Starships (11 pages): There are 6 basic hulls, rated like vehicles in the core rules, with Mods points used in the usual way for combinations of 28 optional components. There are rules for fuel costs, provisions, repairs, crew wages, hyperspace travel, and starship combat (a modified version of the core Chase rules, which is how I would’ve done it myself). There are guidelines for using miniatures for ship combat, too. 13 example ships are provided, as are guidelines for how much ship a group of PCs should start with, if you want to do that (I probably would).
Hyperspace deserves a more detailed look. A jump requires a Knowledge (Astrogation) roll and can take you anywhere, although jumps within a solar system are easier and jumps to another galaxy are harder; they take 2d6 days, less if you roll well or spend extra fuel to go faster. Essentially, all star systems in the same galaxy are the same distance apart; goodbye star maps, hello intriguing implications for galactic politics (of which more perhaps in a later post).
Vehicles (7 pages): Are rated, unsurprisingly, like vehicles. Again, they have Mods ratings and 35 optional components to consume them; there are six basic chassis, rated only by size, since how they move (jets, tracks, antigrav) are covered by Mods. There are rules for tracking ammo and fuel, and guidelines for the budget a group might have if the game will revolve around vehicle combat. There are 18 sample vehicles, ranging from dirt bikes to shielded hovertanks.
Walkers (5 pages): Get yer mechs here. They are built much like power armour, but are bigger (up to 50′ tall). Three types of chassis, 18 optional components, six example mechs, special rules for mech combat – notably that these compartmentalised behemoths can never suffer more than two wounds from an attack, whatever the damage result is.
World Maker (4 pages): Random tables for generating planets; gravity, dominant terrain type, atmosphere, population density, government, law level, customs (which may apply only to specific groups), spaceport, technology level.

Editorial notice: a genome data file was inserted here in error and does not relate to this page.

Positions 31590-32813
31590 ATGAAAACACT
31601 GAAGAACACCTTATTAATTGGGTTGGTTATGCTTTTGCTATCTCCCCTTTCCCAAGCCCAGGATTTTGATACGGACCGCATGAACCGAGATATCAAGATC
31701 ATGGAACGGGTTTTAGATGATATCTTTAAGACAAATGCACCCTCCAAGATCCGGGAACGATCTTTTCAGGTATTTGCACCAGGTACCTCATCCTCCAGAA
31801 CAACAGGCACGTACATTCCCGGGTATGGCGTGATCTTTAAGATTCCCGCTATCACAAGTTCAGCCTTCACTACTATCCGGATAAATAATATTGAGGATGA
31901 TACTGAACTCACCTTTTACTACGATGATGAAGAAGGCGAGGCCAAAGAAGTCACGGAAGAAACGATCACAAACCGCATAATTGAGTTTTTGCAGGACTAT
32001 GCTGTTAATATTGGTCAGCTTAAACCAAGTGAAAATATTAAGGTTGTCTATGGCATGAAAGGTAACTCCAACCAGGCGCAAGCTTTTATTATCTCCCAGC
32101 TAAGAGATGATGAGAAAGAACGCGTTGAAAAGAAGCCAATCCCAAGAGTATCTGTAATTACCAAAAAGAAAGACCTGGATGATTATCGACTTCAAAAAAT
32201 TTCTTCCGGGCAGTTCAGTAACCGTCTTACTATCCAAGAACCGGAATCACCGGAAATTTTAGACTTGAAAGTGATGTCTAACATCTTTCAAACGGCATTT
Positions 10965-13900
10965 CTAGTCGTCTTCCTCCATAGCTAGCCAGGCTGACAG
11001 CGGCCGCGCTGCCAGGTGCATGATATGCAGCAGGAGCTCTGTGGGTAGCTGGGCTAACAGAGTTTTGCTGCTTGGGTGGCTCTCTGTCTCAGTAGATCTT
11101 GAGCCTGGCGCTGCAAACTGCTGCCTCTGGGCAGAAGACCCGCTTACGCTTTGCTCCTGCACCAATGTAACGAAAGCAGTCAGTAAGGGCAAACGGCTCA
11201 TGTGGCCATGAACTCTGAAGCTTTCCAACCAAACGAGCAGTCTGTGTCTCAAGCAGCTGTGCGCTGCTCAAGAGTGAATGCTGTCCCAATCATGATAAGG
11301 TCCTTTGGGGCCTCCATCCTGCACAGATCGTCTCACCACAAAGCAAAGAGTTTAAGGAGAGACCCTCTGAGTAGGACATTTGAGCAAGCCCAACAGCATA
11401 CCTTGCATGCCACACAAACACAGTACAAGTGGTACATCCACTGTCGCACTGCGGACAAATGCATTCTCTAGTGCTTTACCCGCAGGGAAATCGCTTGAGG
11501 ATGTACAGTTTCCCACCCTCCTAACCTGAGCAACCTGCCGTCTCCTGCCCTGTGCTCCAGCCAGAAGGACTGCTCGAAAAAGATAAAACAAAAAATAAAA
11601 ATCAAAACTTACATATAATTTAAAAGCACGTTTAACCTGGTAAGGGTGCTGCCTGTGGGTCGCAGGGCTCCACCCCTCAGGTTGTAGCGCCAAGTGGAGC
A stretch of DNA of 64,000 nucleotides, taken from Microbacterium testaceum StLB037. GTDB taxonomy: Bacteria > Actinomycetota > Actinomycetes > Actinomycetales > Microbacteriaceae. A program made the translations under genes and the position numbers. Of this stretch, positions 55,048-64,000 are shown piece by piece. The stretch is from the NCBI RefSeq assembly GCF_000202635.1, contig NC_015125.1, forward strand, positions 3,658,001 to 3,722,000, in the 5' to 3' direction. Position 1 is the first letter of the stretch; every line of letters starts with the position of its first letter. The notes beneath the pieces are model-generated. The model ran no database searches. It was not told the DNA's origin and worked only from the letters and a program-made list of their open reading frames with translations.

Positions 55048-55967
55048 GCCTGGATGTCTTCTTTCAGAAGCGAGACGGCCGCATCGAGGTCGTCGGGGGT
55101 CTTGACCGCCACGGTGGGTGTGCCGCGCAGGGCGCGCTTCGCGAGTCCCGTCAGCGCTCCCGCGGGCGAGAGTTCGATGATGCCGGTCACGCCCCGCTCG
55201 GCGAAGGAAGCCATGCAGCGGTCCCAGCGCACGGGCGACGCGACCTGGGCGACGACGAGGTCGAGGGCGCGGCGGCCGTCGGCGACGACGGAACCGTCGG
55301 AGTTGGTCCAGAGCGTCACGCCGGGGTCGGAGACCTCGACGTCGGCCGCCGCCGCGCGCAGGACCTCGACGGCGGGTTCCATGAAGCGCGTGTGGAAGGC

Travelers & Xenos (30 pages): Stock NPCs and alien animals, each with a short description and a statblock. Includes psi-knights (*cough* Jedi *cough*), variant swarms, and a couple of example empires and organisations as well as individual foes – nice touch, that.
…and we close with an index.
Full colour cover; layered PDF (huzzah!) so you can suppress the foreground, background, text, illustrations or guides/grids individually. If you like, I guess you can suppress them all and get blank pages… anyway, behind all the layout and illos is black on white two-column text in readable fonts.
Gets the job done.
SUGGESTIONS FOR IMPROVEMENT
What happens when a character with High Tech (Major) tries to use stuff made on a world where everyone has Low Tech (Minor)? I’d probably stack the penalties so he’s working at -6.
I really like the idea of rating starships like characters, and making them a playable race as High-Space does; so I would have voted to include that. However, Pinnacle took a conscious decision not to go down that route – fair enough, it’s their game.
This book replaces the earlier SF Toolkits, in the same way that the Fantasy Companion replaced the Fantasy Toolkits. Likewise, it takes a more prescriptive approach to genre specifics than the toolkits did.
How does it do at covering the vast playground of SF? Well, it’s tightly focussed on space opera, and it does a good job of that; if you want to game Aliens, Babylon 5, Star Wars, Star Frontiers, Traveller and so forth, you can, but the SFC doesn’t go far beyond the space opera niche. Neither do I, to be fair, so I’m happy with it; but if that’s not your goal, you might be better served by something else – probably something that isn’t the fast, furious pulpiness of Savage Worlds.
Overall Rating: 5 out of 5. I’m not playing much at the moment, but I expect to have fun shortly with the various vehicle and powered armour sections. Watch this space!
Oh, and I forgot to mention earlier that it’s a 98 page PDF and currently costs $14.99.
At the same time, Pinnacle has released the second edition of the Super Powers Companion. Supers aren’t my cup of tea; I reckon anyone who works all day at a normal job, then dresses up in skin-tight spandex and goes out at night looking for like-minded individuals to beat up, is somebody with serious psychological problems, superpowers or not. So if I were to run a supers game, it would be inspired by Watchmen or The Boys rather than Superman or the Avengers. That aside, be aware that the SPC is now available if that floats your boat, and it seems to be quite tightly integrated with the SF Companion.